Henry More’s critique of the German mystic Jacob Boehme, Philosophiae teutonicae censura, is remarkable for its mild, if not forgiving tone. It might be expected that More would have condemned Boehme out of hand since, in his own analysis, Boehme was an enthusiast, one who laboured under the ‘misconceit of being inspired’.1 Moreover More elsewhere associates Boehme with some of the worst examples of enthusiasm: Familism and Paracelsianism. And he even finds a parallel between Behmenism and the doctrines of the archatheist Spinoza on account of the material pantheism he detects in both.2 On the face of it, Jacob Boehme would appear to bear out the opening comments of Enthusiasmus triumphatus:

Atheism and Enthusiasm, though they seem so extremely opposite to one another, yet in many things they do very nearly agree.3


Universal Substance Guardian Angel Divine Essence Ancient Wisdom Brotherly Love 
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  1. 1.
    More, CSPW, ET, sect. 2. For the full title of Philosophiae teutonicae censura see the bibliography. It is printed in More’s Opera 2: 529–561. For a discussion of More and enthusiasm, see Robert Crocker’s paper in this volume.Google Scholar
  2. 2.
    More, Demonstrationum duarum propositionum...confutatio ibid 2: 619.Google Scholar
  3. 3.
    More, CSPW, ET, sect. 1.Google Scholar
  4. 4.
    Tarn a pluribus annis Angli eadem omnia suo idiomate tenent favore Comitis Pembrok. Pius Rex Carolus I. et nonnulli Aulae istius Magnates, que non nisi paucissima e scriptis hisce conspexerant, magni eadem faciebant, pariter ac Henricus Morus pluresque alii scientia & vir-tute eminentes, qui ea completa cognoverant’. Pierre Poiret, Bibliotheca mysticorum selecta (Amsterdam, 1708), 169. The Earl of Pembroke in question is presumably the one who attended the meetings of the Philadelphians. See M.L. Bailey, Milton and Jacob Boehme (New York: Oxford University Press, 1914), 106 and N. Thune, The Behmenists and the Philadelphians. A Contribution to the Study of English Mysticism (Uppsala: Almquist & Wilksells, 1948) where he is identified as Philip Herbert, fifth earl of Pembroke. The source of the story about Charles I is John Sparrow’s preface to the second edition of his translation of Boehme’s Forty Questions Concerning the Soul (London, 1665). Arnold gives another version of the same report on English Boehme-sympathisers, but in his account, it was Charles II who took an interest. See Historia et descriptio theologiae mysticae (Frankfurt, 1702), 597.Google Scholar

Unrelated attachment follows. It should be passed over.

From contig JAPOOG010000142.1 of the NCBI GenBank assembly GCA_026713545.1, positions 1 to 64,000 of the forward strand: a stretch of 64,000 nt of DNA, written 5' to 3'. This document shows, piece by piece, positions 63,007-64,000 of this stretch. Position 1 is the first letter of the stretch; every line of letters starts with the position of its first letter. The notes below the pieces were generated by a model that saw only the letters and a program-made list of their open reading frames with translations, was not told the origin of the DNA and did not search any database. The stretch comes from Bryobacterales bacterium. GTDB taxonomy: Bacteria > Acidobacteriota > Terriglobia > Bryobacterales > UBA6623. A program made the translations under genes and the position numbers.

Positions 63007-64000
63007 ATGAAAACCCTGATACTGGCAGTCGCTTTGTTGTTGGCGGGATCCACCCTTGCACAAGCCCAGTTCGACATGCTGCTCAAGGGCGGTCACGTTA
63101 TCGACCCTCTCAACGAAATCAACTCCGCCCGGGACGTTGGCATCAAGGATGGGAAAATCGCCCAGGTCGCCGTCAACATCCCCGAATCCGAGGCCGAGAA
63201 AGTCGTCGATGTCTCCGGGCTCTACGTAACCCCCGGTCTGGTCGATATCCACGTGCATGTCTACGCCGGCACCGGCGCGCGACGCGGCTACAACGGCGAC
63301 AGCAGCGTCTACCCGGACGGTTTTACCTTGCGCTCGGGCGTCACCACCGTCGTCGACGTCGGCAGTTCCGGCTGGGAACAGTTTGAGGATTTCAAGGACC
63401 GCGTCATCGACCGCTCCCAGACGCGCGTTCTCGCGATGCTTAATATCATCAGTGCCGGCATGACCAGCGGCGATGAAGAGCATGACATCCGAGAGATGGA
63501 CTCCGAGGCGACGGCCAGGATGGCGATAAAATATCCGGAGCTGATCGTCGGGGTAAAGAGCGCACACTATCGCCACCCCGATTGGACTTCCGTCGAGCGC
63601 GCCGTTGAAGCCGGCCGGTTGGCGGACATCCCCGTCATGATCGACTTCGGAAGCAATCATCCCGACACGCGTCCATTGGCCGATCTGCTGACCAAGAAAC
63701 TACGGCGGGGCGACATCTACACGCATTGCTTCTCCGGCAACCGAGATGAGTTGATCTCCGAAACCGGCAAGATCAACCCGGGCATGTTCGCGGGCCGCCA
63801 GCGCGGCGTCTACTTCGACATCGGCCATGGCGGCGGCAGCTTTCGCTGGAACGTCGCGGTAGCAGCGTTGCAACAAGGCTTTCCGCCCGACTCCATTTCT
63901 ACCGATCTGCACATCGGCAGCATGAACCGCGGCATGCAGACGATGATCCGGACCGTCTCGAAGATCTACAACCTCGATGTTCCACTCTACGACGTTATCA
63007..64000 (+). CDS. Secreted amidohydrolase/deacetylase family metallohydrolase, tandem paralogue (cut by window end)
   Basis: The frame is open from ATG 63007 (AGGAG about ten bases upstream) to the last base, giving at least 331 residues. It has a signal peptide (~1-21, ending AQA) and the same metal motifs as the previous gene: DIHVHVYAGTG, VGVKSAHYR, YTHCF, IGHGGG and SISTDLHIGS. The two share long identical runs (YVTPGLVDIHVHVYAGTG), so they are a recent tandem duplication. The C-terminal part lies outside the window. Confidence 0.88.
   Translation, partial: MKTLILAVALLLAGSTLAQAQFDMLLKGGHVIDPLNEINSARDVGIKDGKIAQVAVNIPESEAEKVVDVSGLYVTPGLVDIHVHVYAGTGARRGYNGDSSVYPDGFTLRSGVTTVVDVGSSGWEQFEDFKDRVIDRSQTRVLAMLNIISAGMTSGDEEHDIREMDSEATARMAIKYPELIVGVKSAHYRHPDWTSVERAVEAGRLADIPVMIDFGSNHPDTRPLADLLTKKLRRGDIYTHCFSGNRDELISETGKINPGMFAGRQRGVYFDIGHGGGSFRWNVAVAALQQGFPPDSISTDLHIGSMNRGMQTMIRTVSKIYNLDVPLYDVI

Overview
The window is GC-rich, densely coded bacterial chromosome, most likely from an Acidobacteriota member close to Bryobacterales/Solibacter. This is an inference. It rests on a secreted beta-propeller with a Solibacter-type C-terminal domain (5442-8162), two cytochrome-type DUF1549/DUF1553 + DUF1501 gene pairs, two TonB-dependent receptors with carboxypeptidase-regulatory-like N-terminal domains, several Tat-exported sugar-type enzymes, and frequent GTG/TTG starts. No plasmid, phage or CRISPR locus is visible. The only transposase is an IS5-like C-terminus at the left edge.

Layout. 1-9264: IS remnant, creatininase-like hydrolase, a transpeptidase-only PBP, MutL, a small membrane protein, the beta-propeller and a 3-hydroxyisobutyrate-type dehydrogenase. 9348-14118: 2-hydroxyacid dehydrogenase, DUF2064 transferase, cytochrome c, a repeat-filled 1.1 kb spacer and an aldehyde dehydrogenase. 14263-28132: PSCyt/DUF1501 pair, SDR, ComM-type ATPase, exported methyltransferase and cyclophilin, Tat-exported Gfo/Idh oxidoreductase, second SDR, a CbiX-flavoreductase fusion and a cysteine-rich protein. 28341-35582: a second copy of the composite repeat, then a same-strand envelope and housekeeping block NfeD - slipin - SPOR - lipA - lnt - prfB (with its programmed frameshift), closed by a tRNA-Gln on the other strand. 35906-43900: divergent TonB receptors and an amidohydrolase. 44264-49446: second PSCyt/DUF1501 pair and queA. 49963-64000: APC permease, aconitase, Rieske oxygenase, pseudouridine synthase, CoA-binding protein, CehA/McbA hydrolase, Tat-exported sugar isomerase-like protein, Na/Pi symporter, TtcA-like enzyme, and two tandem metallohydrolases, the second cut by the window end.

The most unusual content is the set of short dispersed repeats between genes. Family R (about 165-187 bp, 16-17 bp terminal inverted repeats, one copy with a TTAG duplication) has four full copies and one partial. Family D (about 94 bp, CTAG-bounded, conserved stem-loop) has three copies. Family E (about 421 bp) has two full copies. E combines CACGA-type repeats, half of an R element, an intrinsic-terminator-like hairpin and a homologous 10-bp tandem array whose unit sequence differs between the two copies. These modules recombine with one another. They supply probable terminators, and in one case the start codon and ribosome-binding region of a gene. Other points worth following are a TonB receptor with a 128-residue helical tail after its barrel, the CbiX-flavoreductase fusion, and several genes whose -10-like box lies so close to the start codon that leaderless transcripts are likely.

5. 5.
    Gottfried Arnold, Unparteiische Kirchen und Ketzer Historie (Frankfurt/Main, 1699) 1:661. According to Moriz Carrière, the mildness of More’s critique of Boehme served to recommend Boehme in England: Die philosophische Weltanschaung der Reformationzeit (Leipzig, 1847), 721. However, to judge from Arnold and Poiret, it was for the benefit of Boehme’s continental readership that More’s opinions were cited.Google Scholar
  6. 6.
    On the English reception of Boehme see Bailey, op.cit. at note 4. Also S. Hutin, Les disciples anglais de Jacob Boehme au XVIP e et XVIII e -siècles (Paris: Denoël, 1960) and Thune, Behmenists. The best study of Boehme’s writings is A. Koyré, La philosophie de Jacob Boehme (Paris: Vrin, 1929). See also, W. Struck, Der Einfluss Jakob Böhmes auf die englische Literatur des 17. Jahrhunderts, (Berlin, 1936) and Lawrence M. Principe and Andrew Weeks, “Jacob Boehme’s Divine Substance Salitter. its Nature, Origin and Relation to Seventeenth-century Science Theories,” British Journal for the History of Science 22 (1989): 53–61.Google Scholar
  7. 7.
    e.g. Lodowick Muggleton, Looking Glass for George Fox (London, 1667), 5.Google Scholar
  8. 8.
    Samuel Herring, “Letter to the Parliament 4 Aug. 1653”. The relevant extract is quoted in Bailey, 135. Also John Webster, Academiarum examen (London 1654), 107. On both Herring and Webster, see Charles Webster, The Great Instauration: Science, Medicine and Reform, 1626–1660 (London: Duckworth, 1975).Google Scholar